Each contribution window is an opportunity to rebuild your account. When you are able to, move past the emergency and start reinvesting for your retirement.

Alternative options to fund emergencies

Tapping into your Roth IRA in the event of an emergency can seriously set back your retirement savings and it can be difficult to catch back up. But, if you can stick to just taking out your contributions and not your earnings, taking from your Roth can be a penalty-free option.

Here are a few other options to consider if you need to fund an emergency:

  • Create an emergency fund. Many recommend creating an emergency fund with between three to six months of expenses saved. The fund can help you through minor emergencies (an expensive car repair) to major emergencies (losing your job). No matter what kind of emergency life throws your way, having an emergency fund with enough cash will help see you through to the other side. At the very least it will give you a little bit of breathing room between a major emergency and finding the will to get back on your feet.
  • Liquidate a brokerage account. If you have a brokerage account that has grown over the years, it can be painful to liquidate it. However, it is an option with fewer penalties and taxes attached. You may be able to fund the emergency with the liquidated assets in that account.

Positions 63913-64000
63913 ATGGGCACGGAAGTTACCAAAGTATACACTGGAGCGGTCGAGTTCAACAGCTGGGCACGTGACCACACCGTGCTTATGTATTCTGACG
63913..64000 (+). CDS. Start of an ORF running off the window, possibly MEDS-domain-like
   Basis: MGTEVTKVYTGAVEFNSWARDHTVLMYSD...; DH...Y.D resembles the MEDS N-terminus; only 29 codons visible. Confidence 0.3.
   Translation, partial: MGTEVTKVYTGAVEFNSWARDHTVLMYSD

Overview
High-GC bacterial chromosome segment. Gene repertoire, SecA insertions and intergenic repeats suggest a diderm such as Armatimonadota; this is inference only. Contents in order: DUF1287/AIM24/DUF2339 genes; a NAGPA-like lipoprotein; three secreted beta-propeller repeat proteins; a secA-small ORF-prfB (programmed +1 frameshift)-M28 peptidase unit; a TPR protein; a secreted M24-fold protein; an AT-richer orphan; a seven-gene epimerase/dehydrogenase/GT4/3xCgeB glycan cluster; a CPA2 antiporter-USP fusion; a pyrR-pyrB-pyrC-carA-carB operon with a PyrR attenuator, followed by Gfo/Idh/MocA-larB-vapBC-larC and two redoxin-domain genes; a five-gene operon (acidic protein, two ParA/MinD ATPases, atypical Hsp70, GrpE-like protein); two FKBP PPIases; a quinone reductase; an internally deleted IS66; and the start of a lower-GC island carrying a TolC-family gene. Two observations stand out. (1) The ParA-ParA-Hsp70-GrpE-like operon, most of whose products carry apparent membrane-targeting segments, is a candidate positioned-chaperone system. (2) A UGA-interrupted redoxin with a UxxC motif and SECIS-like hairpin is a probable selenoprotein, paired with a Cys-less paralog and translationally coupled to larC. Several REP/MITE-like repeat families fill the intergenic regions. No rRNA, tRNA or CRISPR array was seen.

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What is a 529A Account?

Editorial Note: The content of this article is based on the author’s opinions and recommendations alone and is not intended to be a source of investment advice. It has not been previewed, commissioned or otherwise endorsed by any of our network partners.

Life can be very expensive, especially if you or a loved one is paying for disability-related expenses. The sheer amount of expenses can take a toll on any budget. Luckily, the 529A Savings Plan can help ease the burden.

What is a 529A plan?

Similar to a 529 college savings plan, a 529A plan allows you to save for a specific purpose. Instead of strictly using the money for education-related expenses — as would be required with a 529 college savings plan — you can use the money for disability-related expenses. Disability-related expenses include employment training, health care, financial management services, transportation, housing, education, and any other expense that improves the beneficiary’s independence or quality of life.

The “A” in 529A stands for ABLE (Achieving a Better Life Experience). The entire goal of this legislation is to provide a way for Americans with disabilities to save up to $15,000 per year per individual.

Each state has its own aggregate limit, which means you can’t contribute any additional funds into the account past that limit. However, if the beneficiary withdraws money from the account, you can continue adding money into the account up to the limit. For example, if a 529A account has an aggregate limit of $100,000, then you will not be allowed to contribute any more if it has reached that $100,000 threshold.